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University awarded funding to improve research participation and access for minoritised students and staff

Three projects that aim to tackle persistent inequalities that create barriers for minoritised people at the University of Sheffield have been funded by UK Research and Innovation.

Arts Tower from Devonshire street
Harrison Qi (Unsplash)

UK Research and Innovation (UKRI) has awarded the University of Sheffield funding for three projects that will support it in its delivery of its Race Equality Strategy and Action Plan.

The plan sets out how the University will improve racial inequalities in "representation, progression and success of BAME students and staff through the creation of an even more culturally inclusive and diverse university community."

The first project will involve the setting up of the Centre for Equity and Inclusion, which will begin its work in February 2022. Funded for three years, the Centre aims to create systemic and structural change at the University. It will put together a network of minoritised postgraduate research students, academics and local partners working in the racial justice field.

The Centre for Equity and Inclusion will be led by five academic staff members and will work with external partners including MA Education Consultancy, Our Mel, Sheffield and District African and Caribbean Community Association (SADACCA), The Lit Collective Sheffield, African Voices Platform and Sheffield Anti-Racist Education (SHARE).

Some of the Centre’s goals include the increasing of student and staff knowledge of systemic racism, developing safe spaces for creativity and alternative visions, and challenging structural racism through co-produced projects.

SADDACA Chair Rob Cotterell said of the new Centre, “By taking part in the project, our aim is to enable students placed with us to have a unique learning experience, and a positive impact on the communities they not only belong to, but also serve.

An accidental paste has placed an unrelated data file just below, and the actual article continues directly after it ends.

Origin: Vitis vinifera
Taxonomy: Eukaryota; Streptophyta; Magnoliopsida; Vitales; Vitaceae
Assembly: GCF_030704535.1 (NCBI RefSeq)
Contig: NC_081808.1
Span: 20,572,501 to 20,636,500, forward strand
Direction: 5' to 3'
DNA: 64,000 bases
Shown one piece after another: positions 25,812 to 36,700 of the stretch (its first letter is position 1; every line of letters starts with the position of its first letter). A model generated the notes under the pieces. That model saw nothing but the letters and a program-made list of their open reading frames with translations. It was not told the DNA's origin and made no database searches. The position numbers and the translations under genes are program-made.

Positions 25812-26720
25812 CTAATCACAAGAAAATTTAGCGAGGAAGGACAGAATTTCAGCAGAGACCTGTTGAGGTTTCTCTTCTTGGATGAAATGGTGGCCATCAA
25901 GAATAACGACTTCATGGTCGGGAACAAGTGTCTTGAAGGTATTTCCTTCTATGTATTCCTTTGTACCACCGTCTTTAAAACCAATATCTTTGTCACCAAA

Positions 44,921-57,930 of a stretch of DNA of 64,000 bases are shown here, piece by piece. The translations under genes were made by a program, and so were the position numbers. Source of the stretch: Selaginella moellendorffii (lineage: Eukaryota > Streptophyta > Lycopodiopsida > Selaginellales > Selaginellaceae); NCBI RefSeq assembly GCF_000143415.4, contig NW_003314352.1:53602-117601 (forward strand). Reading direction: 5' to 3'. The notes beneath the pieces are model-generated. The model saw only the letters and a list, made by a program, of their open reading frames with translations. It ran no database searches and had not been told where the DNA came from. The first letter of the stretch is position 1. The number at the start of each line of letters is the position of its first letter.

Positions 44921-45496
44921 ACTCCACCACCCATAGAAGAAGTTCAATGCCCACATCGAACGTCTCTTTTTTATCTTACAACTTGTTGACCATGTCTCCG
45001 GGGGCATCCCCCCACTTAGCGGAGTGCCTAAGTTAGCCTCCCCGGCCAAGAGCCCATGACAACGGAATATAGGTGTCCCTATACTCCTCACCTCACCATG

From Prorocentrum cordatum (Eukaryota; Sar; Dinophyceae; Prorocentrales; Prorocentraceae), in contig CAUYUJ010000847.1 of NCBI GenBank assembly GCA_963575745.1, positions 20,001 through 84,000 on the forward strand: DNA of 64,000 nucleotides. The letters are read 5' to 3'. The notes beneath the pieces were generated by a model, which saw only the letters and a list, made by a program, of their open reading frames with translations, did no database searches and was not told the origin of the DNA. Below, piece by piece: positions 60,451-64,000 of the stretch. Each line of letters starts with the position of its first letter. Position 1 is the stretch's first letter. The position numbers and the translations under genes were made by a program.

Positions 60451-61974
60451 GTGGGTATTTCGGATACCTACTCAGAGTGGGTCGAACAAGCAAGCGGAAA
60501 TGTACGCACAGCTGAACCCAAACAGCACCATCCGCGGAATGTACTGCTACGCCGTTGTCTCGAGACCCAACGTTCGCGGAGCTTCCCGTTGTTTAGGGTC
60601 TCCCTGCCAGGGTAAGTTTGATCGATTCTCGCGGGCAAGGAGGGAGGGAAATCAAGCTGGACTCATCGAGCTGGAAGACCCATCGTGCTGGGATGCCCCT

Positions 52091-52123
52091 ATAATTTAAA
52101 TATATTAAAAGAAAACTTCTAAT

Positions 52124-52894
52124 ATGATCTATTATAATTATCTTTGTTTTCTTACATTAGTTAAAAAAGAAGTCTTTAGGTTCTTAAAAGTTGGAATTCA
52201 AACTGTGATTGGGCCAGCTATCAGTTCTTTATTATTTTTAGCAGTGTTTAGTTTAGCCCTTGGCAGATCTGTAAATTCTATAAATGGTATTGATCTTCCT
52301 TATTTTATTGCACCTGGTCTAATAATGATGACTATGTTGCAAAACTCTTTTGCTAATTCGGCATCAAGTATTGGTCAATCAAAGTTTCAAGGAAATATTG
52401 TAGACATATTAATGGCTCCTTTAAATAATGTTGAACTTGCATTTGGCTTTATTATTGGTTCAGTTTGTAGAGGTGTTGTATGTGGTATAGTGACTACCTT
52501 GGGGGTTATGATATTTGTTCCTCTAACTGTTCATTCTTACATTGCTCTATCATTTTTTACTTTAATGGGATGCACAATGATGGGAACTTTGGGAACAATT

“The added value for SADACCA is to encourage the University to commence dismantling the internal structural barriers that make this project vital.”

The second project, Generation Delta, will be led by the University of Leeds with the University of Sheffield as a partner, seeking to improve the number of "BAME female professors in higher education." The project will involve working with institutions to design and deliver training and advice to integrate and embed "equitable practices" into postgraduate research.

Generation Delta will also create workshops for postgraduate students to break down barriers in access to academic careers, as well as create a network of support modelled on the Black Female Professors Forum.

The third UKRI-funded project, Yorkshire Consortium for Equity in Doctoral Education, will involving the Universities of Bradford, Leeds, Sheffield, York and Sheffield Hallam. It aims to tackle racial inequalities in postgraduate research access through supporting candidates in their applications, working towards enhancing their course experiences, and providing mentoring and training.

Professor Lorraine Maltby, Deputy Vice-President for Research at the University of Sheffield, said of the projects, “A diversity of experiences and perspectives is critical to understanding our world and tackling the major societal challenges we face, nationally and globally.

“These projects will enable us to further our commitment to a diverse and inclusive postgraduate research community and will help to maximise the impact of the excellent research our postgraduate researchers undertake now and in the future.”

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